Sure, he was fast, relished contact and had a nose for the ball, but Tramon Williams was simply stuck in too huge of a logjam to be considered on the 53-man roster.
But as he did with defensive tackle Daniel Muir, general manager Ted Thompson rewarded Williams a roster spot at a position already loaded with depth. Essentially, Williams pulled the upset by beating out Patrick Dendy. The choice seemed more like a token of gratitude than an uncovered gem – a feisty overachiever to plug into the special teams units.
But apparently, that heated battle at cornerback throughout the 90-degree summer days rubbed off on Williams. He was barely used at all during the first 11 games, but when Jarrett Bush was exposed horrifically at Dallas, Williams was suddenly vaulted into the nickel spot. Now in year two, Williams enters camp as the frontrunner for the No. 3 CB job behind Charles Woodson and Al Harris.
With most key roles on the team settled, look for the cornerbacks to take center stage throughout camp. The recent Organized Team Activities practices provided a snapshot of what lies ahead. Williams' confidence is soaring, but much like last season, the competition should turn into day-to-day war.
Out is free agency causality Frank Walker and in is second-round pick Pat Lee. Will Blackmon remained sidelined with a foot injury during the voluntary workouts. Harris and Woodson also sat out at times, which gave Lee, Williams and Bush increased reps. Williams was consistently the strongest candidate throughout the last four weeks of practice. Lee was up-and-down and Bush made the most plays last Thursday.
"It's going to be a great competition," Williams said. "These guys have worked hard also and that will make the game real interesting."
Added Bush, "The competition is healthy stuff. It keeps me on my game and makes me better. I like competition. I'm all about it."
During Green Bay's 13-3 season in 2007, one weakness seeped through the cracks. While the team's aggressive, bump-and-run style can effectively throw off the timing of an offense's entire game plan (see: divisional playoff win over Seattle), it can also come back to bite you in the rear. Dallas and New York each used pre-snap audibles to easily exploit the Packers' tight-pressed corners. Eli Manning, particularly, picked the lock to the scheme at the line by simply signaling to Plaxico Burress which shoulder to turn around for the ball.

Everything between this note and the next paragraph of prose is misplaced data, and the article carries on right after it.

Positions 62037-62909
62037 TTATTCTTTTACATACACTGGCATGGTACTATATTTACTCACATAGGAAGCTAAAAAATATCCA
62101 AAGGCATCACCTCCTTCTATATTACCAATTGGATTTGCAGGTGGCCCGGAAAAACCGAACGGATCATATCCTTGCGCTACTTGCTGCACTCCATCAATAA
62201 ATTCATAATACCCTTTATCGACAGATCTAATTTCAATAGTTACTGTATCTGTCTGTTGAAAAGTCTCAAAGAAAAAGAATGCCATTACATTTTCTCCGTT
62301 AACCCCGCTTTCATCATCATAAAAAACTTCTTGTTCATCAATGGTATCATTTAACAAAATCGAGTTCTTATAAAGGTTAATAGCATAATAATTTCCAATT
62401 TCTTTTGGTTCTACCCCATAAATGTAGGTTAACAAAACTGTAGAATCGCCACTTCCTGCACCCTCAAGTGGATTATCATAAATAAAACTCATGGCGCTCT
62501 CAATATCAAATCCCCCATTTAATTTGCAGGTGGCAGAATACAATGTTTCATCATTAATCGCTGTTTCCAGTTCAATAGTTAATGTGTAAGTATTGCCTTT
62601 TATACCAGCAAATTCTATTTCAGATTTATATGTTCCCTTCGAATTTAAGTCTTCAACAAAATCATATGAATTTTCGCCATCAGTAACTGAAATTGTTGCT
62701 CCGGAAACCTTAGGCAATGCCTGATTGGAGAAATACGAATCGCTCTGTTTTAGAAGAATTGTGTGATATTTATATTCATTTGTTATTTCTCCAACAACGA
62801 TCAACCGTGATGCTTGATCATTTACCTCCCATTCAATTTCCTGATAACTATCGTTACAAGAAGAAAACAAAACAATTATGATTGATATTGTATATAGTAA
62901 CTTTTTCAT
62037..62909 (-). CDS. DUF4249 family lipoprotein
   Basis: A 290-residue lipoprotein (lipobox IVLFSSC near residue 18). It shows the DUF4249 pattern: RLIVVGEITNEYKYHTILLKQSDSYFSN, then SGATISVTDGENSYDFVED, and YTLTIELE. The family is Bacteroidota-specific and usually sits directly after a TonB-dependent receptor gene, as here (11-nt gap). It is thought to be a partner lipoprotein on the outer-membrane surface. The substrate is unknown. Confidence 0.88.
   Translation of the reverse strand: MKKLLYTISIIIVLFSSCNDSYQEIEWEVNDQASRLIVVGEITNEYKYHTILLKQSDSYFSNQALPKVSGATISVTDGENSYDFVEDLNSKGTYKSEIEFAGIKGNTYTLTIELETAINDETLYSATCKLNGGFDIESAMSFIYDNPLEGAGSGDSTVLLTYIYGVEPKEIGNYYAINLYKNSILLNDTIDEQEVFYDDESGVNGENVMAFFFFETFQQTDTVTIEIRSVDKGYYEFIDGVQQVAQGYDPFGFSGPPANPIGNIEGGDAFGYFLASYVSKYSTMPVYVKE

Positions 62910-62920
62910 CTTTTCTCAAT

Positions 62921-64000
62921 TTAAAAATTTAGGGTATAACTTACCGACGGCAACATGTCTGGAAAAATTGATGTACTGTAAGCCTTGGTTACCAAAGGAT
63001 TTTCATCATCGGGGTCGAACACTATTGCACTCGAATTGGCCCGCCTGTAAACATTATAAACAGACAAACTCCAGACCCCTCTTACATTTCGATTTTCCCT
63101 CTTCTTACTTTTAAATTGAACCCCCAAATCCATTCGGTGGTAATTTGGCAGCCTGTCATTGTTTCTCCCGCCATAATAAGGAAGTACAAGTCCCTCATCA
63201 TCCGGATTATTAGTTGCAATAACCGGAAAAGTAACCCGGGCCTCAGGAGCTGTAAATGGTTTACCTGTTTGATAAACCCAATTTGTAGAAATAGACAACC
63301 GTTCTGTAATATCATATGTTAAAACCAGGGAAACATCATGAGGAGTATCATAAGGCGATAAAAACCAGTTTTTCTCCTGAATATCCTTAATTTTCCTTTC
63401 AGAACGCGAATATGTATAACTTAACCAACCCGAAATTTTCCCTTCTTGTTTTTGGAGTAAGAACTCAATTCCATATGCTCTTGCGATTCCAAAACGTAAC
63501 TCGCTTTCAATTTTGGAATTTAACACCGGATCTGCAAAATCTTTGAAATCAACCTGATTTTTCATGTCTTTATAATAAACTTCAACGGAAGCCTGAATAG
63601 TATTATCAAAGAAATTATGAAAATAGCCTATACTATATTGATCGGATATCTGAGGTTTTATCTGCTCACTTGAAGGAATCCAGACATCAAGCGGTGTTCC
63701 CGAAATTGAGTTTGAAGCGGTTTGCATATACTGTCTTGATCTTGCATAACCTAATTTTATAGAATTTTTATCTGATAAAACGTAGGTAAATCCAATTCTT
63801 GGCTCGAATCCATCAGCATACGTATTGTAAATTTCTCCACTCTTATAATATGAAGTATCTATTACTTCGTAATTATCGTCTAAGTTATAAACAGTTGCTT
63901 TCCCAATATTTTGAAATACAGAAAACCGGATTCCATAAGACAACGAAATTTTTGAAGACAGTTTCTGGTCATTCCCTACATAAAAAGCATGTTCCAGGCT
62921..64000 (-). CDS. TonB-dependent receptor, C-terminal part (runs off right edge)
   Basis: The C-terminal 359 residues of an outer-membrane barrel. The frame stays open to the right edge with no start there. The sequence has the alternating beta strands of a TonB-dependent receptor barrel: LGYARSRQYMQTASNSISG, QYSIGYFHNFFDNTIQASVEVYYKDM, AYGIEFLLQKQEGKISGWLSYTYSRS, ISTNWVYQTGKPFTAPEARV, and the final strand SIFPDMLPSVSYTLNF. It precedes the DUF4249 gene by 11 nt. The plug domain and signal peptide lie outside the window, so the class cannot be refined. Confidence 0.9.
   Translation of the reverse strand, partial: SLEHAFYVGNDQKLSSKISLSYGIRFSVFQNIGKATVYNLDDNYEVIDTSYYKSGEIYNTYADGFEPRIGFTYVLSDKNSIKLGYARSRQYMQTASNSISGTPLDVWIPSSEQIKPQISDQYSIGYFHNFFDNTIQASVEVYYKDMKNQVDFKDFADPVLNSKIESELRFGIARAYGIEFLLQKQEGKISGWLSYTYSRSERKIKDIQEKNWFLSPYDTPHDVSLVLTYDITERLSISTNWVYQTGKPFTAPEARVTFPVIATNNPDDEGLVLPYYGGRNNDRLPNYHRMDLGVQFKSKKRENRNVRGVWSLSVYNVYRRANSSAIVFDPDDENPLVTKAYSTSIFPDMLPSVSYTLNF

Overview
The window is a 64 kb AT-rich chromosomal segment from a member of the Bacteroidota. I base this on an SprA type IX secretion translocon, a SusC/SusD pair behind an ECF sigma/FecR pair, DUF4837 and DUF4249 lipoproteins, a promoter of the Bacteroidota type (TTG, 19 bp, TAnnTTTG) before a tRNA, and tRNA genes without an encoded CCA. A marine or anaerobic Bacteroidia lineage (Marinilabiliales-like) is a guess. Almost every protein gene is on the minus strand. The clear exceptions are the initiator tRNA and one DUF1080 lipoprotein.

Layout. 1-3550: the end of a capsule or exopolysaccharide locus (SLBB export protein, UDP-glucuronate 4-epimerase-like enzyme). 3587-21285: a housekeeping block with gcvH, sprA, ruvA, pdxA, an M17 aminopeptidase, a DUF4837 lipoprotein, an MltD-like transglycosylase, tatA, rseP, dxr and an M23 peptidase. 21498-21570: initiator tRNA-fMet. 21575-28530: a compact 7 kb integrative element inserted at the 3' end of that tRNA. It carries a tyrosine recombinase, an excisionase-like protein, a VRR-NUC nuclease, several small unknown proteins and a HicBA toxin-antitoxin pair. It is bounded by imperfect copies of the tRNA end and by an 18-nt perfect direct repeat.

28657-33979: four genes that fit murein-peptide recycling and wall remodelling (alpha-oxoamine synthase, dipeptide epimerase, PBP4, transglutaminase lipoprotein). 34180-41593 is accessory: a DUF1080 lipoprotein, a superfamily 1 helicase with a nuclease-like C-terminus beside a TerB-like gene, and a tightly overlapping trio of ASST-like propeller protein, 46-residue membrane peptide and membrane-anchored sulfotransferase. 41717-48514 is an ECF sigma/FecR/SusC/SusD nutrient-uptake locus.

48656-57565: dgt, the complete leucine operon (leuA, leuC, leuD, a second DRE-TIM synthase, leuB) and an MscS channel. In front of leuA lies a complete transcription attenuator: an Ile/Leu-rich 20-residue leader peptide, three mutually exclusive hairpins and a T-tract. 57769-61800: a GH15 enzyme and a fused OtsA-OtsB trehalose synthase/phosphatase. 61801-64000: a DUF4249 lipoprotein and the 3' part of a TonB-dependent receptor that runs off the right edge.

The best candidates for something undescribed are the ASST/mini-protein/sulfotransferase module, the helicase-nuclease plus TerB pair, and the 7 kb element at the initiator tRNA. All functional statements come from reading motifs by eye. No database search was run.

For the most part, Harris and Woodson excel in that in-your-face style, which sets the tone for Bob Sanders' defense. But what happens when one is missing? Tony Romo passes for 309 yards and four touchdowns.
And Bush was promptly demoted.
Despite limping down the stretch last season, Bush is by no means a bystander in the offseason race. Last Thursday in practice, he broke up a seven-yard out pass intended for James Jones from Aaron Rodgers in an 11-on-11 drill. Bush backpedaled, stopped on a dime and quickly lunged forward to force Rodgers' first incompletion on the day.
The pads weren't on, which minimized contact, but it was a key case-in-point play for the Packers' defense. Defensive coordinator Bob Sanders never hesitates to put corners on islands. How Williams, Bush, Lee and Blackmon succeed in such situations will go a long way.
"It was our basic man-to-man coverage," said Bush of the play. "(Jones) ran a hitch and I sort of came off a little bit. I saw him stop and I drove to the man. I saw the man and just drove through his hands to separate the ball from the receiver."
During red zone work, Bush also punched the ball out of Ruvell Martin's hands in the end zone. The 6-foot-4 Martin appeared to pluck the ball out of the air over Bush's head. But the 6-foot Bush didn't give up and forced the incompletion.
"I think my physical ability at the line of scrimmage (is my strength)," Bush said. "Just getting my hands on the receiver."
The Packers' coaching staff has switched defensive backs at different spots throughout OTAs, and it plans to continue that strategy.
"There is so much competition there," McCarthy said. "I think the whole secondary, as a whole, we're going to have to let go of some very good players. That's a group, both safety and corner, that has a lot of depth. That's why you see certain individuals being trained both at the safety and the corner, and in nickel or dime at the slot position. That is our approach and in training camp we'll sort that out."
As creatively reigns, one fact remains. There won't be a dull moment during every 11-on-11 snap through this week's mini-camp and training camp. Williams has a grip on the job now, but as last summer showed, anything can happen.